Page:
At the Mitchell household in St. James, 11-year-old Olivia, along with her 7-year-old sister Sophia and 5-year-old brother Trevor, have been practicing over their Christmas break to make sure that they are up when the clock strikes midnight ushering in 2014.
However, their dad, Nathaniel, is a little concerned; they've only made it to 10:30 p.m. so far.
"My guess is that only one of the three is going to make it," he said with a smile.
Once 2014 rolls into in full swing, the children have decided that it's their goal to continue to make good grades in school. All three are enrolled in the St. James School District. According to their dad, Trevor is doing well in kindergarten and Olivia is much happier now that she is in the sixth grade.
"Middle school is so much better than elementary," she said.
Nathaniel and his wife, Michelle Mitchell, are hoping to get on a more balanced family schedule. Michelle is a nurse at Phelps County Regional Medical Center and he is the director of admissions at East Central College.
"We had a very busy 2013 with some harried schedules," Nathaniel said. "So we want to slow down and try to be better at getting out and doing more things together and being a little more active."
Balance is a theme echoed by Tammy Shafferkoetter, manager at Mary-Ann's Home Decor and Consignments in Rolla. She has been working 50-plus hours a week since the store opened almost a year ago.
With one year under her belt, she hopes to sit down with the staff and plan a little bit better on how schedules can be better organized.
Forty-year-old Kirsten McIntyre had a fantastic 2013 and hopes to continue the momentum into 2014. She received a grant to serve as the coordinator for Community Partnership's Fit Help program. The eight-month work grant ended earlier this month.,
"I loved it. I met hundreds of new people and it was the perfect job," she said.
She is working on a new grant related to the Partnership.
"The new year is uncertain but exciting," she said.
For those who have a new fitness plan in mind as part of their New Year's resolution, Scott Caron, director of parks and recreation and The Centre, said there are a few things to keep in mind.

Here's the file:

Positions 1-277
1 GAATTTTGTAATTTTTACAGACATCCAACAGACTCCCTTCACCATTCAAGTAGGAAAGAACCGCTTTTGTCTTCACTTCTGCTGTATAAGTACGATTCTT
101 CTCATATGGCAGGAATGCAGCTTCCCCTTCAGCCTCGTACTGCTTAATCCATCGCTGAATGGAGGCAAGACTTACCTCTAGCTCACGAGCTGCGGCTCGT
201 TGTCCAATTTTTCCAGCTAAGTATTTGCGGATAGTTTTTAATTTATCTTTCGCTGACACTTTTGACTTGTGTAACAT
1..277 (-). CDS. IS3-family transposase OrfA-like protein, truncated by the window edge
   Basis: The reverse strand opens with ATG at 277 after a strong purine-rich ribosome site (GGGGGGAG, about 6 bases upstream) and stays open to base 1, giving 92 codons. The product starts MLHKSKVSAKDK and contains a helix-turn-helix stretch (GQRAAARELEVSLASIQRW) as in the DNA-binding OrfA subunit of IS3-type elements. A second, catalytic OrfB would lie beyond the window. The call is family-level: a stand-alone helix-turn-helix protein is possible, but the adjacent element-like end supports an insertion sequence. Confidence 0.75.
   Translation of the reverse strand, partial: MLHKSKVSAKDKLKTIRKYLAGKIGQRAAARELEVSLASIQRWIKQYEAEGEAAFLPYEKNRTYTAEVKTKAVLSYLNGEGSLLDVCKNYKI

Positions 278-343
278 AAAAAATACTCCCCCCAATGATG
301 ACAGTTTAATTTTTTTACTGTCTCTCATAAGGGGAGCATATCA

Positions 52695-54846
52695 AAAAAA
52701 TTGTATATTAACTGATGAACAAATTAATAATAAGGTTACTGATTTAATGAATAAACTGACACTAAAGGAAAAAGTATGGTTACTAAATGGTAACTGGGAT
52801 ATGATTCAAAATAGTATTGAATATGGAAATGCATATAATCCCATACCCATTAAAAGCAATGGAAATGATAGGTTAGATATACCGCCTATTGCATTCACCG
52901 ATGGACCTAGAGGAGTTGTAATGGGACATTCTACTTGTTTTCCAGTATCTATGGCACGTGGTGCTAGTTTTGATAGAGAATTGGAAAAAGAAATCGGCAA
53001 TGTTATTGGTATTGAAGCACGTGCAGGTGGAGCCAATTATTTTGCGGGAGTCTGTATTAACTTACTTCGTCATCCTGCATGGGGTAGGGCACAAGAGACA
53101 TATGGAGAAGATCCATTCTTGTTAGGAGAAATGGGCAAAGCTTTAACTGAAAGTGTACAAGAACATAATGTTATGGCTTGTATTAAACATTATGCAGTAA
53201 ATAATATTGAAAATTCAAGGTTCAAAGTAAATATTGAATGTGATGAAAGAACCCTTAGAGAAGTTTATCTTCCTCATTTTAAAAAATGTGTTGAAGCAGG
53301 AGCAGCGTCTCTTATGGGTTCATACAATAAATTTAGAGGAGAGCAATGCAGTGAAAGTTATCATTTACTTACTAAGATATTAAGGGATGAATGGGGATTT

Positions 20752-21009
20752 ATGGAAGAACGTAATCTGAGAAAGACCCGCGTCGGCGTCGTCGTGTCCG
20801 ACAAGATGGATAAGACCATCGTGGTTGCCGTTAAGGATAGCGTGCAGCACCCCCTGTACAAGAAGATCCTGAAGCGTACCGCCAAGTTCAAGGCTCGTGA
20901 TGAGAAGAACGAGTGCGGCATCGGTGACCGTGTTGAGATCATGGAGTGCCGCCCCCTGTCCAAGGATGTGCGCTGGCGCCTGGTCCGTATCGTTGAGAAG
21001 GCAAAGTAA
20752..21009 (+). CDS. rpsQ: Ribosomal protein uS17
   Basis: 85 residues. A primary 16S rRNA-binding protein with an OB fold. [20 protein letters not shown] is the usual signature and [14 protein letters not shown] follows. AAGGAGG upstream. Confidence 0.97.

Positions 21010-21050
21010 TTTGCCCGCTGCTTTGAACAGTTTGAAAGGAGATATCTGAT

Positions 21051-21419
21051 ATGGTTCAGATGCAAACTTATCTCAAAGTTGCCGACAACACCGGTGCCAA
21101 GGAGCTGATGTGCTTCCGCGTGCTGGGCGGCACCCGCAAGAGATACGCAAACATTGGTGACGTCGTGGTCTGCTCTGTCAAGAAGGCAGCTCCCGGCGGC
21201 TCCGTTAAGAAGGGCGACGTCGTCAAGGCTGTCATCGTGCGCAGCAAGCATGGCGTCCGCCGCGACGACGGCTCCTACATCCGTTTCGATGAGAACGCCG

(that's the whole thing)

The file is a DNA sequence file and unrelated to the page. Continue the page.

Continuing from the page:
First, he said that accountability is key.
"If you have a fitness partner that you work out with, you feel a little more guilty when you don't show up or vice versa. It is a little more extra motivation," Caron told the Daily News. "Also I always try to stress to people to start slow and take it easy. Studies show that it takes around 30 days to form a new habit. So you have to be consistent with it."
Page 2 of 2 - Eva Srutledge has her mind set on kicking the bad habit of smoking. The 55-year-old custodial worker at The Centre said she has smoked since she was 18. She said she smokes around a pack every two days.
"I had quit before," she said. "I went cold turkey but I started up again. This time I am going to have a lot of candy or gum around to help me when the desire to smoke comes along. I'm just concerned about my health."
At Rolla Health and Rehabilitation Suites, Connie McCrary, director of marketing and social work, wants to be more humble and a little more positive in 2014.
"If I am negative and I come in to work then that energy transfers to others and it ends up being a ripple effect," she said. "I want to be one who transfers positive energy."
Just down the hall from McCrary's office sits 98-year-old Frank Mori. The decorated U.S. Army master sergeant declared that his goal in 2014 is to celebrate his 99th birthday in April.
Married for 65 years, he and his wife, Katherine, have spent a lot of new years together.
"She is a thief," said Frank pointing to his wife. "She stole my heart."